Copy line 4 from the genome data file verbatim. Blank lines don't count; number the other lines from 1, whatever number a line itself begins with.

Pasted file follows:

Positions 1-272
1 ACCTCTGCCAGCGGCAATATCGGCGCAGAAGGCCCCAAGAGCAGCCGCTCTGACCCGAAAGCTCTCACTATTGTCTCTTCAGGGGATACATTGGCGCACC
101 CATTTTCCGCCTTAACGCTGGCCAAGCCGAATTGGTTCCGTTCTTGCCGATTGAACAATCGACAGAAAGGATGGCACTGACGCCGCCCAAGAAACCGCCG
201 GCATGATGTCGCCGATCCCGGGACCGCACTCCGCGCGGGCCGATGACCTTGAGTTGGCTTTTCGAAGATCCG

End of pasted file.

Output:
201 GCATGATGTCGCCGATCCCGGGACCGCACTCCGCGCGGGCCGATGACCTTGAGTTGGCTTTTCGAAGATCCG